Gift of Silence: A Haiku Tribute to Leonard, Ottawa, Ontario: Éditions des petits nuages, 2018

        Haiku is also fun. It’s an amusement and a creative outlet to play with haiku, to toy with words and the feelings or ideas they can convey, and to have other people enjoy your discoveries—just as you enjoy theirs. And yet, haiku is at once both easy and hard. One motivation to write haiku is its challenge. For such a simple and short genre of poetry, haiku never ceases to amaze me with its capacity for challenge. As a reader, I see poems that may mystify me, but if I stick with many of them, I might reach an understanding—or at least a feeling. As a writer, I can come up with half of a haiku reliably, starting with the seed of an experience, but even after nearly forty-five years at this artform, finding the right juxtaposition is still the hardest task, to help that seed truly germinate and flower. One wants to avoid the obvious, the facile, yet also avoid what’s too personal or private. It’s easy to settle for what comes to you too immediately, such as the obvious metaphorical setting for an experience, but it’s endlessly hard to push oneself and one’s poem, to think of something better that might improve the writing—finding the poem’s second wind, exploring the fullness of what Richard Hugo called the “triggering town” of poetry. The challenge isn’t necessarily to “make it new,” as some people proselytize, but, as Jane Hirshfield put it, to “make it yours.” That’s hard. How do I make each haiku mine? The point is not just to value self-expression but to explore the nuances of trusting your own voice and being true to yourself, even if the challenge is endlessly difficult, like putting one foot in front of the other until you reach the summit of the tallest mountain on earth.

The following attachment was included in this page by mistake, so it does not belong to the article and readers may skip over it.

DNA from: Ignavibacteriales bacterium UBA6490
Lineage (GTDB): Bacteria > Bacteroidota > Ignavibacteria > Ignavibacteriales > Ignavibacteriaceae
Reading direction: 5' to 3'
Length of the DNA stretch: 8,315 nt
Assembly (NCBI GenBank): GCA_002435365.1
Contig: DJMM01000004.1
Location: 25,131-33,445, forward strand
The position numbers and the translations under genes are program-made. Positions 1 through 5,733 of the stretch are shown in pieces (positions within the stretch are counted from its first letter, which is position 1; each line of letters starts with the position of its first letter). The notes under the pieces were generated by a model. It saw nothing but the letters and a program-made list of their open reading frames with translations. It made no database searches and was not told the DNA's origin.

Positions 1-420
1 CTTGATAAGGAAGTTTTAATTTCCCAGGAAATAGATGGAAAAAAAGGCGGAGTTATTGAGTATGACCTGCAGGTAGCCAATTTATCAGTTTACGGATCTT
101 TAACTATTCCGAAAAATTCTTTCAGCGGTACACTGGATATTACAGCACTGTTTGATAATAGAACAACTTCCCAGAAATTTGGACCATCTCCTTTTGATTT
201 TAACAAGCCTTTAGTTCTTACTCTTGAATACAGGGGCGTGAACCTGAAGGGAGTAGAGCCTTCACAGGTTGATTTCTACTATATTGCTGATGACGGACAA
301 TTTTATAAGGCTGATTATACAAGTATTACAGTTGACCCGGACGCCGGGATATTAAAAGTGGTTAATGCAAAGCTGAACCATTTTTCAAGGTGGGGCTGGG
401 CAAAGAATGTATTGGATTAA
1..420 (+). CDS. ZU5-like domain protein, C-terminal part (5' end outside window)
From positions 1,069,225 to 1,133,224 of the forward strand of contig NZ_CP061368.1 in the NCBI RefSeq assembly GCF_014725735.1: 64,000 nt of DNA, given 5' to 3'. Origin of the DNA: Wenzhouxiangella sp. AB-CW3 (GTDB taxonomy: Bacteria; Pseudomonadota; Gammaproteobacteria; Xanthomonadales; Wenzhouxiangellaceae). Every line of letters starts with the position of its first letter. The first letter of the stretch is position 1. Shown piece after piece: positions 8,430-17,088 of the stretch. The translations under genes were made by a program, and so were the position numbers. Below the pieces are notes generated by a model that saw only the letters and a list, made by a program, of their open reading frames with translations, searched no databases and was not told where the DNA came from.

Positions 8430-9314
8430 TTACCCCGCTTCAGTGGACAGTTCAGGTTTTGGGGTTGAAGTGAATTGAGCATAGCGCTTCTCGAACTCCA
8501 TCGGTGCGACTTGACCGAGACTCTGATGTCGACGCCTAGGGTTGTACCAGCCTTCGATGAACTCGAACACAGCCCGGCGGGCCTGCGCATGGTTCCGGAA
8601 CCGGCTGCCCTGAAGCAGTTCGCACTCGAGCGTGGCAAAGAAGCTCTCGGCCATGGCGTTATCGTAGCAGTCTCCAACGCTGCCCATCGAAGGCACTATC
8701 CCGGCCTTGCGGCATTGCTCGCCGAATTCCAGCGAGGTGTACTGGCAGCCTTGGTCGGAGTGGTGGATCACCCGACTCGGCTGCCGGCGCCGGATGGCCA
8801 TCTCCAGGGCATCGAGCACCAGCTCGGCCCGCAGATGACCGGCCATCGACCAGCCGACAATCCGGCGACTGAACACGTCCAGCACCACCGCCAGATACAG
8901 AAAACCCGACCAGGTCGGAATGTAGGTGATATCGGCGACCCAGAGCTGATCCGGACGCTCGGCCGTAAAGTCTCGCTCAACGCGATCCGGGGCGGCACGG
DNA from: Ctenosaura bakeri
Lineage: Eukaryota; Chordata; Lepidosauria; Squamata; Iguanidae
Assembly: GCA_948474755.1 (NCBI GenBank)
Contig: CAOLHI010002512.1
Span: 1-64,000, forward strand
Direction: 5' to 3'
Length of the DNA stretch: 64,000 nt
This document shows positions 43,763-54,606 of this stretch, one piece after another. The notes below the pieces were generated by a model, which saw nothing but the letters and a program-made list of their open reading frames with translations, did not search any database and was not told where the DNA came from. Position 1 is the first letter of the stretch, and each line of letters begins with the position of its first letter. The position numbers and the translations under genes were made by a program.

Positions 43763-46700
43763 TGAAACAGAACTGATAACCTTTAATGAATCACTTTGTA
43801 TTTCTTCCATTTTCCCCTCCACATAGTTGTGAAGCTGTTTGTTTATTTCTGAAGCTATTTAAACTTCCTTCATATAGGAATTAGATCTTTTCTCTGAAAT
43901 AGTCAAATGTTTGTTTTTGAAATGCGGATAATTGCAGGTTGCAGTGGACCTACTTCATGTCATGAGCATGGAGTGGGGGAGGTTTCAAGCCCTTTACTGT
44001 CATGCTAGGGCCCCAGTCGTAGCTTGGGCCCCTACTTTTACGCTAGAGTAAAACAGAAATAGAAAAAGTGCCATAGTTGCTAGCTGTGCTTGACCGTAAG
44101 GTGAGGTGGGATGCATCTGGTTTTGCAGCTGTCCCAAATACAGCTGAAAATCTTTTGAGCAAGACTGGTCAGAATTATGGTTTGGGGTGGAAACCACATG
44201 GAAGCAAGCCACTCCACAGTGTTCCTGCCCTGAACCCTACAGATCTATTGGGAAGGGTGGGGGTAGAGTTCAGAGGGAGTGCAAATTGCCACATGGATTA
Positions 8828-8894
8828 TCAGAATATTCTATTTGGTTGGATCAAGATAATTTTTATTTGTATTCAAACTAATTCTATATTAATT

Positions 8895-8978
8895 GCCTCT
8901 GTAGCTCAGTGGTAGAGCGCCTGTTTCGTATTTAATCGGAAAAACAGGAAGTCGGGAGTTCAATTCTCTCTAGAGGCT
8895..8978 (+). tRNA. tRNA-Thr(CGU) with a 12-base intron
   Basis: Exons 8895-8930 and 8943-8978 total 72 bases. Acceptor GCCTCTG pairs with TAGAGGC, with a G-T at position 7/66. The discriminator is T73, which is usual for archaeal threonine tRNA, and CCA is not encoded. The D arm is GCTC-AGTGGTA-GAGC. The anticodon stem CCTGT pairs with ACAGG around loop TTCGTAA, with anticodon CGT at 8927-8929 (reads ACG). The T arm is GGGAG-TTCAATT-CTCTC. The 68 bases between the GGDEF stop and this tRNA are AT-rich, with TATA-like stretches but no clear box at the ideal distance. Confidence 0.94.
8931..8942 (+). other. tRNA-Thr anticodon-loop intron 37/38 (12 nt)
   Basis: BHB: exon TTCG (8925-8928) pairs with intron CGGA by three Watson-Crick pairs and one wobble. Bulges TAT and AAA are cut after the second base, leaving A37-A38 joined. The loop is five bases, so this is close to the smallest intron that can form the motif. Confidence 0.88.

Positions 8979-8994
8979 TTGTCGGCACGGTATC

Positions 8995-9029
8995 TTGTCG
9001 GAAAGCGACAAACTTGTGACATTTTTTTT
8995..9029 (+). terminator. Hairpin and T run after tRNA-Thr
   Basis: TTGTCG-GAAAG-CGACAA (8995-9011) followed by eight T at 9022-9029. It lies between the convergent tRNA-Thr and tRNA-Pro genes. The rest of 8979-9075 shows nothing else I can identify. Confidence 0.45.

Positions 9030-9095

Ultimately, why do I write haiku? Because it’s there.